And what is Socialisation anyway??
I pick up the phone to take an enquiry from someone wanting to book private puppy training. The client says “My puppy is well socialised but I want one to one training”. So I ask “oh, how old is your puppy?” the client replies “9 weeks old. But he was reared with three other adult dogs, his litter mates and the breeder had grandchildren. He also lives with another dog”.
Is this puppy well socialised? What does socialisation mean anyway?
When your puppy is born the first 2.5 weeks are devoted to suckling and keeping warm. By 2.5 weeks old most puppies are beginning to open their eyes and ears. At this stage, rapid brain development takes place until roughly 10-12 weeks old. The brain development at this age is said to only develop at this stage and will only occur if the pup experiences a wide variety of stimuli (Fox, 1978). So experience shapes brain development. After 10 weeks the brain development slows down significantly. Friedman, King and Elliot (1961), found that if a pup was starved of social experiences until 12 weeks, the pup became fearful and could never recover from that even with extensive socialisation efforts afterwards.
If, during the first 12 weeks, a puppy is exposed to people and dogs and feels fearful, the brain would be wired equipping the puppy with the means to perceive threat and make escape; the pup could become vigilant for danger. If the puppy has pleasant experiences with people and dogs during this 10 weeks, the brain will be wired to indicate people and dogs are safe and the pup will continue to be comfortable with dogs and people. So the emphasis on socialisation is that experiences should be nice so that the puppy can register them as safe. It is likely that it is more important that a puppy has positive and safe experiences at this stage than it is for them to have a high quantity of experiences if these are not all experienced as safe. Some dog experts (Dr Ian Dunbar) say that dogs need to have met 100 people before the age of 12 weeks, perhaps the same could apply to dogs since they also come in many different shapes, sizes and personalities. However, I suspect based on my experience, that some puppies with sensitive temperaments may not cope with so many as this could be considered flooding with such high numbers over such a short space of time and could risk sensitising (making more fearful) a timid puppy rather than habituating it. I feel more research is needed.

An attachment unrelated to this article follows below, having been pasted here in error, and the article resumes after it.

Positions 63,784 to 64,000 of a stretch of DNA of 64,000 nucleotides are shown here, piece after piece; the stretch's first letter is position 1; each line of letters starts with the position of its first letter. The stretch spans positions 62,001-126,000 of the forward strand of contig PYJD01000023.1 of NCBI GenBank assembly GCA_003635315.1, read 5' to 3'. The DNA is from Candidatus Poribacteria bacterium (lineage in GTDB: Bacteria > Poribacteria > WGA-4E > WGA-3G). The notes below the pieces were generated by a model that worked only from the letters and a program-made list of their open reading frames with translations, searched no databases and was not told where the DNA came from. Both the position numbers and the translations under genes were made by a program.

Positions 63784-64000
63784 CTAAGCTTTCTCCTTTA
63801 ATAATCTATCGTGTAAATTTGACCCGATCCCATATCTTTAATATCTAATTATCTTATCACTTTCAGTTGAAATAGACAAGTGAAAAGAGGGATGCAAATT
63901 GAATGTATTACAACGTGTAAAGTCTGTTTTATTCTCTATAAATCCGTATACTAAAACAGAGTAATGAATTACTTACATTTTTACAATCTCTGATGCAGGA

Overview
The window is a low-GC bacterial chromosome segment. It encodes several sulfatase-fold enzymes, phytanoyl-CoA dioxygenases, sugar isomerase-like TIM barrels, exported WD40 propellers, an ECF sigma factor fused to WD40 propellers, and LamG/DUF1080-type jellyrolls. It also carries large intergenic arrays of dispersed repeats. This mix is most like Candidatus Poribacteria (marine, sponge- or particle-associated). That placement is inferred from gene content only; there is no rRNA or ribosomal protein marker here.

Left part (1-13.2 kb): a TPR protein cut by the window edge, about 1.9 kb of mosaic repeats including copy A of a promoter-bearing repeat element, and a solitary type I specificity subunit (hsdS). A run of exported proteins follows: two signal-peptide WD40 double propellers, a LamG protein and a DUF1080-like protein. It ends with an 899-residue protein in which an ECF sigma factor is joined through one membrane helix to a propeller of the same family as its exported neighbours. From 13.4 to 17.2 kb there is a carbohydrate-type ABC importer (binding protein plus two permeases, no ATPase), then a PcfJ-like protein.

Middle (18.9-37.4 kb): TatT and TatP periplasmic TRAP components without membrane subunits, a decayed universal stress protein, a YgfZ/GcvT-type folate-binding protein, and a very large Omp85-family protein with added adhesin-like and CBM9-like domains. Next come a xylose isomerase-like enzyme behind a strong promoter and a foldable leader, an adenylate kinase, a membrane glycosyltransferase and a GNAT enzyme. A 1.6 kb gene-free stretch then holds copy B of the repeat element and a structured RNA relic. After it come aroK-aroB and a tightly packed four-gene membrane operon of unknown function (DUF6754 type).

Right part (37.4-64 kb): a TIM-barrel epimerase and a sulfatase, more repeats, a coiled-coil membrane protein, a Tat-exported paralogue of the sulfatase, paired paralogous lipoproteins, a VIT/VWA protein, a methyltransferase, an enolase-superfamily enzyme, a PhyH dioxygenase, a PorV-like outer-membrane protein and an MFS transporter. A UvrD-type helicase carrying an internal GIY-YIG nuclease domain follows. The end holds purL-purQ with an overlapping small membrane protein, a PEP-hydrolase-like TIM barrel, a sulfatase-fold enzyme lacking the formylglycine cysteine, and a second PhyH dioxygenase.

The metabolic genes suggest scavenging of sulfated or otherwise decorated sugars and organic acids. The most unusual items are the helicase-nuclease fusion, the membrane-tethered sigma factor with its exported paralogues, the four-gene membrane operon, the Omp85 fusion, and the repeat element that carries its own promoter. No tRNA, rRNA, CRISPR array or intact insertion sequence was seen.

Equally, the puppy needs to experience a wide variety of stimuli in a wide variety of contexts. But the puppy must feel safe whilst having these experiences for them to be of value. Dogs are known not to generalise their learning very well and need to experience social exposure in a wide variety of contexts.